The solution that is successful for one dog will not be usable for others. A variety of trials and errors are needed to find the right treatment for dogs.
All along the treatment cycle for dog fears, you must remember that this issue can be solved with patience only and your pooch is not alone in handling this difficulty.
Other Common Dog Fears
1. Fear of Riding in Cars:
A few pooches are scared during a car ride. When pooches do not have the experience of a car ride early in their life, they get this fear. Some negative experiences of dogs can also end up in dog fears of class.
This negative experience can be just riding to go to a veterinarian, going in a car to be put in a shelter, or getting car sick.
This fear can be dealt with effectively by giving him praises and treats to entice him into the car and then gradually taking small rides. Ensure that the car ride ends in a place that is a happy one and not a distant one.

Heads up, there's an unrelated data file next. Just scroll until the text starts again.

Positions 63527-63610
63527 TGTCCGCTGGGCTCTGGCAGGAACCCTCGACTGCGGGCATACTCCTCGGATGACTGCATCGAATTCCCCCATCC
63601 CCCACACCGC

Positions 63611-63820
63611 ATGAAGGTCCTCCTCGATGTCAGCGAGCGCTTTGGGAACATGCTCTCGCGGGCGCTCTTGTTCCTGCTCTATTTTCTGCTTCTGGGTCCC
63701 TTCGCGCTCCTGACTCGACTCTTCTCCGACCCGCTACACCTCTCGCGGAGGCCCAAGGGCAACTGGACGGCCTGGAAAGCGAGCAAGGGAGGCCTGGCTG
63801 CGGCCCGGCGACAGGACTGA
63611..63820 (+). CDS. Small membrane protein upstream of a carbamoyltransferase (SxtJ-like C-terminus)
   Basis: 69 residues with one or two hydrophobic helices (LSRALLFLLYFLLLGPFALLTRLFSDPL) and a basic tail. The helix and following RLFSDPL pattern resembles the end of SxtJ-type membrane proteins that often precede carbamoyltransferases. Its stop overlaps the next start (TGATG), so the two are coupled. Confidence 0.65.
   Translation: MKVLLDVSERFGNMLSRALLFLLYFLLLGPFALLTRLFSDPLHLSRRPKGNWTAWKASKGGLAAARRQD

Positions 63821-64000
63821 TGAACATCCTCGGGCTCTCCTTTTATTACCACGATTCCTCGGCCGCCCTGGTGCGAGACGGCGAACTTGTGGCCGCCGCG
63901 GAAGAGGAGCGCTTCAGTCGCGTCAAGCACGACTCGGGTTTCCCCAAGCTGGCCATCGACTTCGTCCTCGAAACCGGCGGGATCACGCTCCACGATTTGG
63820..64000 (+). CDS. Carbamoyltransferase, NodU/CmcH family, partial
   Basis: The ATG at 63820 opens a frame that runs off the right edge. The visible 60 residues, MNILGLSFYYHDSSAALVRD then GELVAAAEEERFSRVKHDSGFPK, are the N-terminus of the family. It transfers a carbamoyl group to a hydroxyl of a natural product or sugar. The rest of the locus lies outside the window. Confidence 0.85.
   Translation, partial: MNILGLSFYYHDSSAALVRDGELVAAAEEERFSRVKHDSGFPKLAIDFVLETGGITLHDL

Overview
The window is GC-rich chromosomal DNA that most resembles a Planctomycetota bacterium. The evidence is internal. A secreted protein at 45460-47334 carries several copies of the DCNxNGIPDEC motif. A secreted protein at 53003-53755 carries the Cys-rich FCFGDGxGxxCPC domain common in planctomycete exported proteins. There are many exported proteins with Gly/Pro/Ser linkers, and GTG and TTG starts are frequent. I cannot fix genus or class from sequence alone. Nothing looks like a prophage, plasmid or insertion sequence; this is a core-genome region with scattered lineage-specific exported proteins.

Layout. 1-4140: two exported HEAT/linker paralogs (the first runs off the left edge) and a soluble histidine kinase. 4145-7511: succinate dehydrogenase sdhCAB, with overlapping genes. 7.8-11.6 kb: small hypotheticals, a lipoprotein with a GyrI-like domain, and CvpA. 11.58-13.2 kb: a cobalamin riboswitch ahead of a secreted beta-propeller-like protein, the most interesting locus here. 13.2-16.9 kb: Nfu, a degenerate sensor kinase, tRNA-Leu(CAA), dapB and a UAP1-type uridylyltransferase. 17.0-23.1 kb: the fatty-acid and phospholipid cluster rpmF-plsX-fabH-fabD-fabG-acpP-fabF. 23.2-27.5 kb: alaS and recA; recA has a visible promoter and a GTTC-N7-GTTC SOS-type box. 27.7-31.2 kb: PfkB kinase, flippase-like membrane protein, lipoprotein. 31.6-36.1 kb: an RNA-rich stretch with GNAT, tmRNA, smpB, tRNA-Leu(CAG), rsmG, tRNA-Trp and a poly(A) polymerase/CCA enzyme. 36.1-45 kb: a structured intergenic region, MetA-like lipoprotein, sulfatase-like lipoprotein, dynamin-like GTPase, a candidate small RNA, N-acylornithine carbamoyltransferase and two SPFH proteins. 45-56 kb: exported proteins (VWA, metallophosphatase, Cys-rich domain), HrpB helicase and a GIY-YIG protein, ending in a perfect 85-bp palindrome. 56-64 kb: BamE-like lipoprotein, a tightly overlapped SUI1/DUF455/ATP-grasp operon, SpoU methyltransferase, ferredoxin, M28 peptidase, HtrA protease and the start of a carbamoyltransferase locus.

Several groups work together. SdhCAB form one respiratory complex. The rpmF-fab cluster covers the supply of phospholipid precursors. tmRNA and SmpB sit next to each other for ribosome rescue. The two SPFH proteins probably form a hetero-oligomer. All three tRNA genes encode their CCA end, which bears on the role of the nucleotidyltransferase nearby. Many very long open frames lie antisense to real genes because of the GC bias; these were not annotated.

2. Fear of Climbing and Descending Staircases:
It could be seen that a dog has a fear of going up a staircase when he stops at the sight of approaching steps. This fear occurs because the dog has been socialized to a lesser extent.
A dog who has not been introduced to staircases at his young age will have the fear of climbing and descending a staircase when he experiences the steps later in his life.
By making going up and down the stairs a playful activity for your pooch, you can make him overcome the fear. This strategy can not always be useful for all dogs, some of whom will learn the challenge gradually.
All it requires is patience and an ample amount of positive reinforcement. The dogs who have issues moving around such as senior dogs will be highly reluctant in climbing or descending staircases.